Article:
Google vs Microsoft: A Guide to the Battle
by Ben Parr
Last night, Google () jumped directly into Microsoft’s home turf by announcing Google Chrome OS, its new operating system for PCs and netbooks. And while we’re still debating whether it will take down Windows or flop like a fish on land, we tend to forget that this isn’t the first time Google’s challenged Microsoft. In fact, it’s become almost routine.
Whether its operating systems, documents, search, communication, or mobile, the two behemoths have been increasingly butting heads in a war for tech supremacy. Now with Google Chrome OS making headlines, we thought it would be appropriate to perform a straight-up comparison of where the competition between Google and Microsoft stands. So who’s winning the war? And how will Google Chrome OS affect this longstanding battle? Here’s an overview:
Google: What is there to say, really? Search is to Google as Windows is to Microsoft. They dominate the search market by a wide margin, despite Microsoft’s best efforts (including the company’s failed attempt to buy Yahoo).
Microsoft: They had to do something drastic to compete in search, and they did with their recent launch of Bing (). It’s received a lot of press, a lot of positive reviews, and has clearly caught Google’s attention. But does anyone seriously think it will overtake Google’s dominance in search anytime soon?
Advantage: Google. By light years.
Microsoft: Microsoft Office, with Word, Powerpoint, and Excel have been the leading way to create and edit documents for years, and for good reason – they’re widely used, widely known, and feature-rich. There’s also now Microsoft Office Live, which while not as collaborative as Google Docs (), isn’t a bad solution and has the benefit of being connected to the desktop apps.
Google: Google Docs have been growing in features and users. They provide a level of collaboration that Microsoft documents simply don’t offer. But they don’t provide as many options as Microsoft Office and they just don’t have nearly as many users. This is one area where the majority of users still prefer the desktop to the web.
3. Communication, Email, and IM
Microsoft: While Google’s probably more revered for Gmail () and its communication suite, Hotmail is still bigger, and Live Messenger is heavily used. Microsoft also produces the popular Outlook software and has software in a variety of arenas, such as Windows Live Meeting, giving the company an edge in the enterprise.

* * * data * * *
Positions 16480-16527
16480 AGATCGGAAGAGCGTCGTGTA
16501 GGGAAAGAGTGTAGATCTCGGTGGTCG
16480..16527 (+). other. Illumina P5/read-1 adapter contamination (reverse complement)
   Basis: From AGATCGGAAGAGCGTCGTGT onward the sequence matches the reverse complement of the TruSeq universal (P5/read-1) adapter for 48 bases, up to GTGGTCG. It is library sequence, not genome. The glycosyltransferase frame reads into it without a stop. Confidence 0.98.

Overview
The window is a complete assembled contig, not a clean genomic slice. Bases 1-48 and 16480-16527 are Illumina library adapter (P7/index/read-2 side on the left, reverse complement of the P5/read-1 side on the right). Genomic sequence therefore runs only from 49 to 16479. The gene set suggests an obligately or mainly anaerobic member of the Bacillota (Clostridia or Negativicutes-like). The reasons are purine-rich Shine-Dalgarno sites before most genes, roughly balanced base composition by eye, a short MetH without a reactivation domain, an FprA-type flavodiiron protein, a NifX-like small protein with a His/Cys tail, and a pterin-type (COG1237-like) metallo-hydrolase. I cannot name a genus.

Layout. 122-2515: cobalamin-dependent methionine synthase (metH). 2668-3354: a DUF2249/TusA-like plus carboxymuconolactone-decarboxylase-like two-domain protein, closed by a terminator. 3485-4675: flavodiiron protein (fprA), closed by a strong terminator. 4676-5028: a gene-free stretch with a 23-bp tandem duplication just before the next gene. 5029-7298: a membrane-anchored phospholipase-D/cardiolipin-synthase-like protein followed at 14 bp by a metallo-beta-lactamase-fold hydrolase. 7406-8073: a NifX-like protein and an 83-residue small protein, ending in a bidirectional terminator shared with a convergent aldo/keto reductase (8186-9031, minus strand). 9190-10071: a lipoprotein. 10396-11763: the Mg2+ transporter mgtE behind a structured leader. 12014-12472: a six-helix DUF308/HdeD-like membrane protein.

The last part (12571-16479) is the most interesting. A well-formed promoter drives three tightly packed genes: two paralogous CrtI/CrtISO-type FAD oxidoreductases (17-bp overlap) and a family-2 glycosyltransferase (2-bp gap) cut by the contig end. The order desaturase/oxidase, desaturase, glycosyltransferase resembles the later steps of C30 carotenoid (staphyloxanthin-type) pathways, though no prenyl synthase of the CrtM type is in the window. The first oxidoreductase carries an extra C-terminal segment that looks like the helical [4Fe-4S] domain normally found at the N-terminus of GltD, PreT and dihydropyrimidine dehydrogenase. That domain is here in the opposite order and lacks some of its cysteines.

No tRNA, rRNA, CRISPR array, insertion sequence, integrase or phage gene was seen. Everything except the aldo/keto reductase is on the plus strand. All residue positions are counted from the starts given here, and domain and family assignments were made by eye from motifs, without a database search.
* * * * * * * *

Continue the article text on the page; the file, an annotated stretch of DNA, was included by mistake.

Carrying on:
Google: The search giant has a suite of very popular communication products – Gmail and Gtalk () being the best known. The X factor in this debate though, is the upcoming Google Wave () communication platform, which has impressed us so far. There’s also the intriguing Google Voice offering to consider.
Google: Google’s has good traction with its Android () mobile OS given it’s relatively new to the space. It runs on more than one million T Mobile phones and has a strong app platform. Many of Google’s apps also run well on mobile phones, especially Google Maps () and YouTube ().
Microsoft: Windows Mobile still shipped tens of millions of units last year, far outpacing Android. It also has apps to run Office, Outlook, and Windows Media Player. We think the long-term trend favors Google, but as of right now Microsoft is the leader.
Advantage: Microsoft, but perhaps not for long.
5. Operating System
Microsoft: This is Microsoft’s bread and butter. Windows is the reason Microsoft makes $60+ billion in revenue every year and has stayed on top for so long. Its stranglehold is legendary. Yet Windows Vista proved that it is not invincible.
Google: Let’s say this: we can’t wait to see what Google has in store for Google Chrome OS. We’re skeptical that it could ever kill Windows, but Google will be Microsoft’s most powerful challenger yet.
Conclusion: We look forward to the upcoming war.